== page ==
Saturday, January 19, 2013

Glamorous! Flossy, flossy!

Bear Allen yelled at me for failing in my blog challenge by skipping Thursday. She made me promise I'd make up for it by posting something faboo yesterday. Well fie on her!

She's going to have to settle for a double post today, one of which is to introduce a new segment to the old bloggity blog. As you probably know, I have a soft spot for both vintage and historical fashion. The Rate the Dress segment of The Dreamstress's blog is one of my favorites as is the website, A Dress A Day. There are a host of blogs dedicated to showing real life examples of the fashions of the day, however, there is one thing most of them lack, and that is women of color. 

When we think of black women and fashions of the past, well, let's be honest. I don't think most people think of black women and fashions of the past. We tend to think of black women of the times in one of three ways.

Arkansas sharecropper, 1936

Maids, slaves, and/or poor and downtrodden. Obviously, given the social climate, many women did live in these circumstances. However, that doesn't mean all black women did nor does it mean those who did gave no thought to fashion or dressing well. Far from the truth actually. Though the images are less common than their white counterparts, many of whom also worked as servants, maids, and in other poor, less fortunate straits, black women were just as interested in their manner of dress and spanned all sorts of socio-economic lines.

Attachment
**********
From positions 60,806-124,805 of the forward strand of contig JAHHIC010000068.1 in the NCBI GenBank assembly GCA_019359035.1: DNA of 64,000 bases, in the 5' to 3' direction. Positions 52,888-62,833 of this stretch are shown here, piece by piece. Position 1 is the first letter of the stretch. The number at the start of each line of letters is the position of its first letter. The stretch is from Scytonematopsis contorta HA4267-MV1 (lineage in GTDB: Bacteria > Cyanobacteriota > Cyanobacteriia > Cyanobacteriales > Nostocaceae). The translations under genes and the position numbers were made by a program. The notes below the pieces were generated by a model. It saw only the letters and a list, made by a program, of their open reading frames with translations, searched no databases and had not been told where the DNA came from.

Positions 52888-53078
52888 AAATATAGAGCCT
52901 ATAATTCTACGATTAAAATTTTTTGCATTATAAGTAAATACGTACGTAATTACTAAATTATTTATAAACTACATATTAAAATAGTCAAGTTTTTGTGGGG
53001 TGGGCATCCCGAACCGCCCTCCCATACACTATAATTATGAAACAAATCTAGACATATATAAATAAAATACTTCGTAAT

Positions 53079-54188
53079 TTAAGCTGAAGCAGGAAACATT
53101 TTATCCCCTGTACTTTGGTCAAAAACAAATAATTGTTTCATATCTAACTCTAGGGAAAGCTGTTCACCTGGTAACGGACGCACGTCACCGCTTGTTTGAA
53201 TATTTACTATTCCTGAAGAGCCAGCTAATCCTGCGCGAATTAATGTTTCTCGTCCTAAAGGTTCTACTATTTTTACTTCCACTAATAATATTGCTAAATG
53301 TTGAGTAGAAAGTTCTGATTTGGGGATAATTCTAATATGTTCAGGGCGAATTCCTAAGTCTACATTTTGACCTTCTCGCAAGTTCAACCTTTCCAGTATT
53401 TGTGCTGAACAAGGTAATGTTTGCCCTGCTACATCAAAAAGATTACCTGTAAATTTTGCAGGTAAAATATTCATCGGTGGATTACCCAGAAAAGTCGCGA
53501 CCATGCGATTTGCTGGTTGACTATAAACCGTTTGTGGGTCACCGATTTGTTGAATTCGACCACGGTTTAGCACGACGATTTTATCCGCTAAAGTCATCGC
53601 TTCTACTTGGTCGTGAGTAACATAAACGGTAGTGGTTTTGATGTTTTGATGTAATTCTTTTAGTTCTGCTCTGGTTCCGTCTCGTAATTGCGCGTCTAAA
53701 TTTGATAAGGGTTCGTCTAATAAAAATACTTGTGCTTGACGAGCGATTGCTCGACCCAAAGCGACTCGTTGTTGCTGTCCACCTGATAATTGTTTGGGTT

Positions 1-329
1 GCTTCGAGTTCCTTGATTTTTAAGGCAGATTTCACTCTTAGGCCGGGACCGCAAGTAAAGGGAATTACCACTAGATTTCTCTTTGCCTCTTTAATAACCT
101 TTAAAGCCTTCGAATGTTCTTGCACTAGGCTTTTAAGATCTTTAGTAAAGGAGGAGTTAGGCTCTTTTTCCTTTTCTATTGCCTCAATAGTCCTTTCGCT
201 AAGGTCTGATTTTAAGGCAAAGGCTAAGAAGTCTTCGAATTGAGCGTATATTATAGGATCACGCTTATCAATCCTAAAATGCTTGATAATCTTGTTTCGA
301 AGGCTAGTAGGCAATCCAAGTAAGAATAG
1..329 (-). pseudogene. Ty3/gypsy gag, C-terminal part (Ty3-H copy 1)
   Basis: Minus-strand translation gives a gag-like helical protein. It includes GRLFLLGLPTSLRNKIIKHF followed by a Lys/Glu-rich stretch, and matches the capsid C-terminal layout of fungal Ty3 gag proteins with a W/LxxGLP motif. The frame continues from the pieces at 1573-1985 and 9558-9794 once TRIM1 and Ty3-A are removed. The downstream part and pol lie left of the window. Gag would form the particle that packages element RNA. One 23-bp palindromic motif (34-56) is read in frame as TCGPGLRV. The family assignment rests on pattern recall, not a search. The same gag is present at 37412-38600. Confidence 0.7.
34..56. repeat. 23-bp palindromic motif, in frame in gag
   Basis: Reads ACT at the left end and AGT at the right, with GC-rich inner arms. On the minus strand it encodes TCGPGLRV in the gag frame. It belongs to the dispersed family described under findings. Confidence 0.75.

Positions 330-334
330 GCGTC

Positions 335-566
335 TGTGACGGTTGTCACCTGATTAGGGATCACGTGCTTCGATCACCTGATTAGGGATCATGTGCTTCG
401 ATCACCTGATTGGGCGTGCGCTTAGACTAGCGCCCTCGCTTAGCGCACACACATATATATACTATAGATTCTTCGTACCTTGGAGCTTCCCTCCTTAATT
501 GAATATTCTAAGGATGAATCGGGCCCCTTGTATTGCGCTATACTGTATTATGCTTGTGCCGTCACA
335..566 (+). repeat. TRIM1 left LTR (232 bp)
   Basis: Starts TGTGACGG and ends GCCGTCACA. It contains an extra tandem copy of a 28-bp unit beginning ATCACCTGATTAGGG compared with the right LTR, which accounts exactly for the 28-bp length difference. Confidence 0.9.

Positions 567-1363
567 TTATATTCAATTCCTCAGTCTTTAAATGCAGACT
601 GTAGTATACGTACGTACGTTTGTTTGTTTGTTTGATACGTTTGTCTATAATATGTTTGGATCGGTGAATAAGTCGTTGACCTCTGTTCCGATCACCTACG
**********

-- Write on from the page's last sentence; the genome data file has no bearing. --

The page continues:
Don't get me wrong. There are some sites out there that shout out to my beautiful sisters of color. My current favorite is the Vintage Black Glamour tumblr site. But there aren't near enough and since this blog focuses on sewing, housemaking, and vintage/historical fashion, I thought it would be nice to do my part to fill in the gap. I'll also be adding women of other colors as I find them and provide whatever information I can find to go along with it. 

Shall we get started?

Bessie Coleman, the first black female aviator
Aida Overton Walker,
The Queen of the Catwalk

Somewhat related but if you haven't read Cane River by Lalita Tademy, you really should. You should also read this article and perhaps even The New Elegant Black Woman's whole blog. I'm not really sure how I feel about her viewpoint as I just found it and haven't had time to digest but on its face, there are definitely some things there to make you say hmmm.

Hopefully, you'll all love these pictures as much as I do and if you don't,


1 comment:

  1. Did you see the finale of Project Runway All Stars onthursday? Emilio's collection was inspired by Aunt Jemima & Rosie the riviter. The entire thing was shown on women of color.